It's the 21st century, and many of us tend to keep
pretty busy. With the stresses of all we do and the
constant need to be doing something else, it's understandable--yet
inconvenient--when commitments sometimes slip our minds;
after all, we're only human. Yet we'd surely rather
avoid the stress and hassle of a missed appointment.
With the popularity of SMS, this may be quite easily
Many of us have tried leaving ourselves notes or setting
alarms as reminders of appointments and meetings, with
varying degrees of efficacy, but what about reminder
texts? Scheduling text messages that remind you at opportune
times of commitments could be an easy and effective
way to help us avoid forgetting them. Reminder texts
can also be a great alternative to the reminder mailings
or phone calls many practices use to confirm appointments.
With the popularity and widespread use that text messaging
enjoys, one reason that reminder texts may be a smart
solution is simply that we're more or less guaranteed
not to miss them. Most of us keep our phones on us the
vast majority of the time, and just about all of us
read, or at least check, our incoming text messages.
There's hardly the risk of not noticing the note you
left yourself last night to remind yourself of that
It helps that texting is rising as the clear favorite
mode of communication among a hefty portion of the population.
In a study conducted by Gallup in September of 2014,
texting was reported as the most frequently used medium
of communication over phone calls and emails by participants
aged 18 to 49, with 68% of participants aged 18 to 29
sending or reading texts "a lot" the previous day, and
47% of participants aged 30 to 49 doing the same. Even
26% of 50- to 64-year-old participants reported sending
or reading texts "a lot" the day before the survey,
making texting the third favorite in the age group,
behind mobile phone calls and emails.
In short, texting is rising among several generations
as a preferred, or at least well-liked, medium, making
it easy to reach a large proportion of the population
via text. The numbers point to the great potential efficacy
of text message reminders to reach people and remind
them of their commitments.
Another benefit is that texting creates a record in
the form of automatically saved texts. If you receive
a reminder text message with appointment details, you
can check the text later to confirm details like times,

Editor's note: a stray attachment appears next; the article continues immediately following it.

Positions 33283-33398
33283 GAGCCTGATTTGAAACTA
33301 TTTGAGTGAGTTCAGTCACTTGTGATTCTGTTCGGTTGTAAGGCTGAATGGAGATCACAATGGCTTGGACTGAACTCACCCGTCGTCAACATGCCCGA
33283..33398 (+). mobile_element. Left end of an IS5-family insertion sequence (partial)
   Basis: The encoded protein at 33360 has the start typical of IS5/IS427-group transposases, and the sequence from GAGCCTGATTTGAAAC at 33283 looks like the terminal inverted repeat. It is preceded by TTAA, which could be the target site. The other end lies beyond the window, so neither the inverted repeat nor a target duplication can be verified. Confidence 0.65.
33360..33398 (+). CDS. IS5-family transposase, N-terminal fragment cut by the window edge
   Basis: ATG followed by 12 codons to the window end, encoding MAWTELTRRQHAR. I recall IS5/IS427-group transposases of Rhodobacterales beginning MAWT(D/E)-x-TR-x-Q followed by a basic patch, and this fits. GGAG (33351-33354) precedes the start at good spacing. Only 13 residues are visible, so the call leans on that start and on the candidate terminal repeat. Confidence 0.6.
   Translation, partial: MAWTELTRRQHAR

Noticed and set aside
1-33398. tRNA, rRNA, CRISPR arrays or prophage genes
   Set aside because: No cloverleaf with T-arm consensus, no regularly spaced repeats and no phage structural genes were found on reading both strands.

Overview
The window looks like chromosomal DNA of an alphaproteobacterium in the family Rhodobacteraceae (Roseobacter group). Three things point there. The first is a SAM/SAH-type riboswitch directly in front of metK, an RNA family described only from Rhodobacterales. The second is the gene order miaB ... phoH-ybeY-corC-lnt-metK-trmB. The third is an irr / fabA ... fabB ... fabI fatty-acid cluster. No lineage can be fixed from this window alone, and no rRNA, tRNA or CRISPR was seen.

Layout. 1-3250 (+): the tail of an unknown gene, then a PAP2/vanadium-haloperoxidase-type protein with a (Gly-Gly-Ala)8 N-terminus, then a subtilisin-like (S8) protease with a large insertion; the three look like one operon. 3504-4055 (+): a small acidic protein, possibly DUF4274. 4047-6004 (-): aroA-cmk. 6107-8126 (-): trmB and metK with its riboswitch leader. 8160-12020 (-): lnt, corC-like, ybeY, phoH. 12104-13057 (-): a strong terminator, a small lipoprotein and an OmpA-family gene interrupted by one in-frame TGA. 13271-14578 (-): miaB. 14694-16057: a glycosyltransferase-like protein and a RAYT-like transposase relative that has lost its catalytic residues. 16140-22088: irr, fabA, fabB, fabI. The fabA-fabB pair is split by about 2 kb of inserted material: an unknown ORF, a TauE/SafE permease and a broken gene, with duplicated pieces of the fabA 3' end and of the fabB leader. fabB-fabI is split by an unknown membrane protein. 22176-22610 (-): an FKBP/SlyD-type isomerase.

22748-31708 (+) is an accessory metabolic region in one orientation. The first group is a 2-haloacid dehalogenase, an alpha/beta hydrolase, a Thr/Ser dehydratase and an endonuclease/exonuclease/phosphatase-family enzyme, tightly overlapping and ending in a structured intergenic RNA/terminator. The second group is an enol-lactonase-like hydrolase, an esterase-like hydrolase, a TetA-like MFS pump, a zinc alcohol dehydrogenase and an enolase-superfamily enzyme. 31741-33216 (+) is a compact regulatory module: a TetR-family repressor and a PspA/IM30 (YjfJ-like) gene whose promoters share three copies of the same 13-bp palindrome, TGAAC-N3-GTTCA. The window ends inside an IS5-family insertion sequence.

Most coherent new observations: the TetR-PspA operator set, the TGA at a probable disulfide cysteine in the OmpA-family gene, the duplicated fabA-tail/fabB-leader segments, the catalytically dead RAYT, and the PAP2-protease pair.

dates, addresses, and names. And seeing a reminder text
sitting in our inbox as we text others throughout the
day can itself constitute a helpful reminder of upcoming
Text messaging is also a fairly non-intrusive medium
for a reminder. As opposed to a phone call, a text takes
less time to read, and interrupts the day with only
a vibration or notification tone. A text message also
does not demand immediate attention, or a call back
when a confirmation call goes to voicemail. For the
chronically busy, these features of the text message
reminder a great edge over more conventional modes of
For practices that send reminder or confirmation notices
for appointments, this brevity and simplicity is also
a boon. Professional offices like those of health care
providers can schedule automated appointment reminders,
saving them the tedious work and labor hours, and thus
continuous expenses, of individual phone calls to confirm
If you weren't convinced, a study conducted by Krishnan
Narasimhan, M.D., at the Howard University College of
Medicine in 2013 shows empirically that reminder texts
are an effective, and cost-effective, mode of reminding
people of and confirming their commitments. Four randomized
and controlled trials, in total involving 3,547 participants
with a mean age between 33 and 57, were analyzed. Text
message reminders were just as effective as phone call
reminders, but were shown by two studies to cost only
55 to 65% as much as phone call reminders.
The efficacy and cost reduction presented by texting
as a vehicle for reminders, combined with the medium's
other conveniences, makes it a powerful tool available
to help professionals and forgetful folks alike. Could
texting be the future of patient-practice communication?
I suppose we'll find out.
About the Author -
Sharon Housley is the VP of Marketing for NotePage,
Inc. a software company for communication software solutions.